• Has every element of the build been included in the quote?
  • How long will the project take?
  • Are there any red flags in the company’s history?
  • Are they asking for a large cash advance?

If you want to be sure your contractor is the real deal, ask your architect to review the quote they’re provided. Another experienced professional should be able to spot red flags on your behalf.

References, references, references

At Resi, we recommend using the rule of three. Meaning, you want to be scoping out at least three contractors, and you want to be visiting three references before committing.

When it comes to checking references, ideally you’ll want to talk to previous clients away from your considered professional. This can either be done over the phone, or ideally done by visiting the case study’s site to see the work for yourself.

Make sure you see both something recent, and a project that was completed at least a year ago. This will give you the best idea of their current skill level, and show how their work stands the test of time.

Alex's side return

Getting a bad construction contract

When it comes to hiring a contractor, you want to make sure you’re going through their proposed contract with a fine-toothed comb. That’s because it can be incredibly difficult to get out of this contract, should things turn sour onsite. Most builders will be reluctant to finish another’s work, as it’ll put them at risk, should defects appear in the future. For this reason, make sure you have an experienced professional there to advise you during the tendering stage.

Learn more: 5 common construction contract mistakes

Neglecting to get the right insurance in place

Getting the right insurance in place is the best thing you can do for your home. To make sure you’re protected, at a minimum, you should have…

Home insurance: Did you know, during construction, you won’t be adequately covered by your regular home insurance, especially if you are not going to be in the property during the build? There are some great policies out there and most standard home insurers will sometimes look to cover small amounts of work, but will normally limit cover to “FLEE” only (Fire, Lightning, Explosion and Earthquake). This leaves a rather large gaps in your protection.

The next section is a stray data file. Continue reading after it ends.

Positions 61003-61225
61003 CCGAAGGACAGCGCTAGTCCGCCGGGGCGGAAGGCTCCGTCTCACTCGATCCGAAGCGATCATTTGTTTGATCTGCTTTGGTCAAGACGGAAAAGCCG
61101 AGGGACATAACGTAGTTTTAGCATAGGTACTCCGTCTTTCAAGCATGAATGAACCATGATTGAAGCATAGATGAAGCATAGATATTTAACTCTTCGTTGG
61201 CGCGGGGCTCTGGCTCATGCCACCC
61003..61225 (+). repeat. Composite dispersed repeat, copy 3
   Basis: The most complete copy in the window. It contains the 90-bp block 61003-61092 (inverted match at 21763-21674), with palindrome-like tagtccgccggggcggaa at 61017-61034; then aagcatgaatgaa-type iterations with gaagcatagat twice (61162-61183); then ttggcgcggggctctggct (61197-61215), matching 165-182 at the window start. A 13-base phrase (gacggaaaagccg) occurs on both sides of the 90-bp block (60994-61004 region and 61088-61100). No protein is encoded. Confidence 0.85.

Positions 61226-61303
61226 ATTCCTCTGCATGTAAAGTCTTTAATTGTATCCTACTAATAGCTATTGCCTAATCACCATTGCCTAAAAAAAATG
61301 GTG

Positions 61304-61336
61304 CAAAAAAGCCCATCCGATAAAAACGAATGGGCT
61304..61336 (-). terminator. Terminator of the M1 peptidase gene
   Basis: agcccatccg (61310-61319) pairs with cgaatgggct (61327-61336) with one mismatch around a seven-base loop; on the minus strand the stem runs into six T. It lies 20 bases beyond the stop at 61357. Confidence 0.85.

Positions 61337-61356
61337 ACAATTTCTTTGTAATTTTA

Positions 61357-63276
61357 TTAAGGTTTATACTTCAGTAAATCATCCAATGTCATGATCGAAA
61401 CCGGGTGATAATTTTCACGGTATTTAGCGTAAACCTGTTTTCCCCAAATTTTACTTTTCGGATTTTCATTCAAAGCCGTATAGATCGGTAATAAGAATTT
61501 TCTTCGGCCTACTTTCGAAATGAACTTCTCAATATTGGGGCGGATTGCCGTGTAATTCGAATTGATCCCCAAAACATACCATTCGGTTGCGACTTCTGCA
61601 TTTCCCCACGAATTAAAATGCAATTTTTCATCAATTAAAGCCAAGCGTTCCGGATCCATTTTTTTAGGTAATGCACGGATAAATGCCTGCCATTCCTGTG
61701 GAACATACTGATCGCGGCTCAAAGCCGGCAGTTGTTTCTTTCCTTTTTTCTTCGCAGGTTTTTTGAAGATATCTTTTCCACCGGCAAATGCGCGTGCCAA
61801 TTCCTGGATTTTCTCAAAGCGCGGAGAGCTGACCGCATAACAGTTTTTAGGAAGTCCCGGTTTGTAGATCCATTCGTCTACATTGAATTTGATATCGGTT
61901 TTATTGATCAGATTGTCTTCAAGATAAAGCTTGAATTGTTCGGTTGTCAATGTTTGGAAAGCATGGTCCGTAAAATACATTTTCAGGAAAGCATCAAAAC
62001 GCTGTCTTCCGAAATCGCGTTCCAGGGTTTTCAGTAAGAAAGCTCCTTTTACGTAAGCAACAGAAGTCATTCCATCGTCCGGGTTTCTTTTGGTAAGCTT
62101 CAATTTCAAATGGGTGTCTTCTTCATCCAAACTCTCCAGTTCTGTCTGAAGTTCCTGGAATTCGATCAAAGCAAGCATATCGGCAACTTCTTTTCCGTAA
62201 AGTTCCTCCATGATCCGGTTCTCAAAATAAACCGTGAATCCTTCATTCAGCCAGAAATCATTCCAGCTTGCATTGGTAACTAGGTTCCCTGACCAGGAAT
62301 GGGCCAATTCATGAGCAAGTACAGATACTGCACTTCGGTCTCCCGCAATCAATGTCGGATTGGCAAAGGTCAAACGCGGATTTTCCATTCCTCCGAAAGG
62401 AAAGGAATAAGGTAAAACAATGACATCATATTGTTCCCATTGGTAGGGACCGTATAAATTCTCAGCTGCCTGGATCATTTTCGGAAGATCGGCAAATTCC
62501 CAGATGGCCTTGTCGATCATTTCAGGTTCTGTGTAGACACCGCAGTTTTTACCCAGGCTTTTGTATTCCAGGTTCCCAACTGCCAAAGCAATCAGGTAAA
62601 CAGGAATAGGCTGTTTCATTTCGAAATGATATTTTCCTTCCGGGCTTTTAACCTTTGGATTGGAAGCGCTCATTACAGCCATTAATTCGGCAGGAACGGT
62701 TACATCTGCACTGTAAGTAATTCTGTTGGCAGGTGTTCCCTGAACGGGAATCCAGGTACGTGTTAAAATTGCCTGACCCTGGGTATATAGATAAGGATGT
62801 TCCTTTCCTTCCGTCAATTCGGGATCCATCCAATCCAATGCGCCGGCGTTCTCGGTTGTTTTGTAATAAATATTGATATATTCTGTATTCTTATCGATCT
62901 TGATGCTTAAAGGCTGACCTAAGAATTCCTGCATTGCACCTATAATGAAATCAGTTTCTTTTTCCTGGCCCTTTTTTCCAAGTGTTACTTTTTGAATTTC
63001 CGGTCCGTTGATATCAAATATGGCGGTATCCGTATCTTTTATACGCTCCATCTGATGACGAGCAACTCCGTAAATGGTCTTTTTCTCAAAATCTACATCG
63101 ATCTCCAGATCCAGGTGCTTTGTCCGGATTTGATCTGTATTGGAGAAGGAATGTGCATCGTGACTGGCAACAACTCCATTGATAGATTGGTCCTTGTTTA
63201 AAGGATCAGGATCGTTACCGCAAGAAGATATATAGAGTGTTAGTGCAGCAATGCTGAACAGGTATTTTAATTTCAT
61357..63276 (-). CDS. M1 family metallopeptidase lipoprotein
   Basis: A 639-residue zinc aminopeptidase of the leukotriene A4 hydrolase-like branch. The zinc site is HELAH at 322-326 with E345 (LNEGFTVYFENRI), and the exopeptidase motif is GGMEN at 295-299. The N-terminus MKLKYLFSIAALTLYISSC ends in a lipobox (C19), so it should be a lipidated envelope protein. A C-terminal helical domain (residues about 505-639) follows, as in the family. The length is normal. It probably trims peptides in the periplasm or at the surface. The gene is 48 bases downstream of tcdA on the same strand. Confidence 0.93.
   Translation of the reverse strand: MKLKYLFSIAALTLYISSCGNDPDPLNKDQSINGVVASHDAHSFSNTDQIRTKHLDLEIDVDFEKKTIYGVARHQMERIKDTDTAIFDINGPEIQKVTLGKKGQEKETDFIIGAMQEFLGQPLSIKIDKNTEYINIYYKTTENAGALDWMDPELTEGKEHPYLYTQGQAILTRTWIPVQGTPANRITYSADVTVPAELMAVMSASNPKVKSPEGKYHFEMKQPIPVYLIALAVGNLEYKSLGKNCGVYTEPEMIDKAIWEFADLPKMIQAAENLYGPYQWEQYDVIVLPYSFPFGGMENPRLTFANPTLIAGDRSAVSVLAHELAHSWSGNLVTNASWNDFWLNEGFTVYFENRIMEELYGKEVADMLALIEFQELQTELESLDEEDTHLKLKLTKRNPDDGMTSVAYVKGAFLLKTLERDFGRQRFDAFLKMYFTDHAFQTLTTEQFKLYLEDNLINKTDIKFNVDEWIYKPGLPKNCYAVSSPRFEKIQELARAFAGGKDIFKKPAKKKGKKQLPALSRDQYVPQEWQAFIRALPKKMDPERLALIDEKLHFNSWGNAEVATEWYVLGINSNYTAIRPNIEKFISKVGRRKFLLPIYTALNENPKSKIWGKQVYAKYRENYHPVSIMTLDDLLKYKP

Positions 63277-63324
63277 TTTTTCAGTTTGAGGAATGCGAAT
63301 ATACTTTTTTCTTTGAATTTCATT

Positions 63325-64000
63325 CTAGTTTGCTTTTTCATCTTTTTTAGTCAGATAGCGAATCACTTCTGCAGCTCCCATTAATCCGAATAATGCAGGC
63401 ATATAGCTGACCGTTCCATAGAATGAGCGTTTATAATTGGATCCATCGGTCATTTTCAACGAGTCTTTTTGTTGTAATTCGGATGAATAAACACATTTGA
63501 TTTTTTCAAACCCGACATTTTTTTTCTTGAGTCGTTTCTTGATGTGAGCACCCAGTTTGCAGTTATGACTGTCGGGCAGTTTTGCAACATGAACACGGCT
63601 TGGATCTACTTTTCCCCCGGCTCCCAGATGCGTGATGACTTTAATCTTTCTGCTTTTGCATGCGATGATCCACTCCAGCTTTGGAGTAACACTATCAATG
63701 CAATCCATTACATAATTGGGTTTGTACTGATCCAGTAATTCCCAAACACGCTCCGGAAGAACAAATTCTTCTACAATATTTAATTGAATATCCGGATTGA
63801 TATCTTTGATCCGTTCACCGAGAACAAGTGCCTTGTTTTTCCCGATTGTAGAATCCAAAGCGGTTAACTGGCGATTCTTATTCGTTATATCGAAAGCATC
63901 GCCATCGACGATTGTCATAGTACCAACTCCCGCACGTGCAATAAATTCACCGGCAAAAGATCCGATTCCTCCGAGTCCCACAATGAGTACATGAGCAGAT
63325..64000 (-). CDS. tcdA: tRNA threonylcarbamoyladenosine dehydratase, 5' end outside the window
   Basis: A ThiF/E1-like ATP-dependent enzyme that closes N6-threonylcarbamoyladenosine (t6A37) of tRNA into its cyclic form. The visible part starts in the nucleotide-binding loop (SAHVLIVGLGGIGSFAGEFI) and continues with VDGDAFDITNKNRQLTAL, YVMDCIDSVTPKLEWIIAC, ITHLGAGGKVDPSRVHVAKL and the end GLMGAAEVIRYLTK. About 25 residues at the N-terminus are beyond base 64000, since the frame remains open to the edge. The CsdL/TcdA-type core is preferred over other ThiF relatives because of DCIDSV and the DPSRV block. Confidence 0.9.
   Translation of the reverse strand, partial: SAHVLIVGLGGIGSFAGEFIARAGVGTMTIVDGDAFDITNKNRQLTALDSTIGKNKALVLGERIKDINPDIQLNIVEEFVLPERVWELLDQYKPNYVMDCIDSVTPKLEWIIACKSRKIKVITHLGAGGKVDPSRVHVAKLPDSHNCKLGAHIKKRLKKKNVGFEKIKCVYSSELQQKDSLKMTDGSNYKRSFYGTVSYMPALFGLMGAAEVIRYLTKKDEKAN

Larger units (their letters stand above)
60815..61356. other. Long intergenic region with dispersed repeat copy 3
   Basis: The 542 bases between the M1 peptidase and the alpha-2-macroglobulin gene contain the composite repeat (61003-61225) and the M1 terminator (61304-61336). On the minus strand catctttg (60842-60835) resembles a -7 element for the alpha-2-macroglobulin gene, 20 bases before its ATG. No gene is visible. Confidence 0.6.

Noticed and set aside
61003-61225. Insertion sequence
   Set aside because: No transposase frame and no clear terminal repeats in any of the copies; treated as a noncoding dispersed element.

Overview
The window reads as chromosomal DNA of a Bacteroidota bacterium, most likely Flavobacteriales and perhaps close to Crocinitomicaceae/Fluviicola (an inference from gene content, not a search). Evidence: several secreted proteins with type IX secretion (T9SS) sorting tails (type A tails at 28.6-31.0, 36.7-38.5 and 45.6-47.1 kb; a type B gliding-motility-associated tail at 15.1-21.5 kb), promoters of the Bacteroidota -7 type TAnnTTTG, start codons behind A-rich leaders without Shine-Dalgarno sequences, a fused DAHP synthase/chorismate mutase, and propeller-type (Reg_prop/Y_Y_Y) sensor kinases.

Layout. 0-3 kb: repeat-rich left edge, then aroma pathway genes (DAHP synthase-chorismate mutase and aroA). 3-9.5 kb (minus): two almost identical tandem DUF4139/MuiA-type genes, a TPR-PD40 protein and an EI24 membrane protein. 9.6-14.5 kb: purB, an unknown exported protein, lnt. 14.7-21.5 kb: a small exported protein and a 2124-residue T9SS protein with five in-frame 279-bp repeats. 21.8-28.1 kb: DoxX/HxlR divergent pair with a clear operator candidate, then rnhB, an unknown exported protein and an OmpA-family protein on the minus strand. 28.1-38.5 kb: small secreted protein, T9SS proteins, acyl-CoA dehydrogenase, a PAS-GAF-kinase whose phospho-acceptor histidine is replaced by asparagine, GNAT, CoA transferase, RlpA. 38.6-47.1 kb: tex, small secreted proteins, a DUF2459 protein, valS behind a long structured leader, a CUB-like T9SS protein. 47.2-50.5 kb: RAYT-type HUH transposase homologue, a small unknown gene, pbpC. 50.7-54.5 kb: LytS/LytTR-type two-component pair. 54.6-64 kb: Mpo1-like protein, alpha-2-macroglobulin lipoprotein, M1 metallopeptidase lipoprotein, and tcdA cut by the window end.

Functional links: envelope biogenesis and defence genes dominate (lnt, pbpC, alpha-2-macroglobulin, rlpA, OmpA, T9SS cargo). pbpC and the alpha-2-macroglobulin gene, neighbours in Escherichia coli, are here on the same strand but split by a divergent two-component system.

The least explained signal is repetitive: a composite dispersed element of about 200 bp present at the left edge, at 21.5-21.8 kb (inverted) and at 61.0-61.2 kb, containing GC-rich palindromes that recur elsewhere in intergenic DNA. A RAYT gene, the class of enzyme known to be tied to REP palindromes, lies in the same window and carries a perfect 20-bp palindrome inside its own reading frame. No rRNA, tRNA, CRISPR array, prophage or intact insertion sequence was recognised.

Structural warranty: Very few homeowners know about this warranty and fewer still take it out, but it’s a great way to protect your investment! This warranty will protect your project for 10 years from ‘latent defects’ to the structure of the building. This means, should something have gone wrong during construction which isn’t spotted right away, your investment is safe from costly repairs.

Some contractors will give you a “one year warranty” on the works but don’t leave anything to chance - take it out yourself.

Life insurance: if you’re taking out finance on your project, you’ll also want to either update your life insurance plan or take one out. Paying off home improvement loans can take years and you don’t want your surviving family facing the debt alone, should the worst happen.

No project management

A project manager can be a huge help for a first time resonator, especially if you’re tackling a large-scale project. However, they don’t come cheap. For this reason, a lot of homeowners choose to project manage the build themselves.

Project managing your own project can have big benefits. Not only will you save money, you’ll also be able to oversee each stage of construction and ensure every part is up to a high standard. Before you don a hardhat, however, ask yourself the following questions…

  • Do I have the time to visit a construction site everyday?
  • Would you feel comfortable firing someone?
  • Do you have the expertise to spot dodgy craftsmanship?
  • Are you a highly organised person?

If you answered ‘no’ to most of the questions, then perhaps hiring a professional is the right route for you.

Loft bathroom with skylights

Pay attention to the details

It’s all too easy to focus just on the big picture, but what about those little details?

  • Where and how many plugs do your rooms need?
  • Are key work stations getting enough space?
  • Can the existing boiler handle heating a larger home?
  • How will you clean large glazing features, such as skylights?

When renovating your home, make sure you keep a checklist of all the small things that make a house functional. If you’re not sure if you’ve missed something, discuss these issues with an architect.

Take your time furnishing

When it comes to decorating your home, remember it’s okay to take your time. While we might need to rush out to purchase the essentials, such as a bed, sofa, somewhere to store our clothes, the rest of our possessions should be allowed time to accumulate. Pick items personal to you, mementos of good times, or just simply things you truly love. Going slower will also mean you can save up for bigger, longer-lasting items.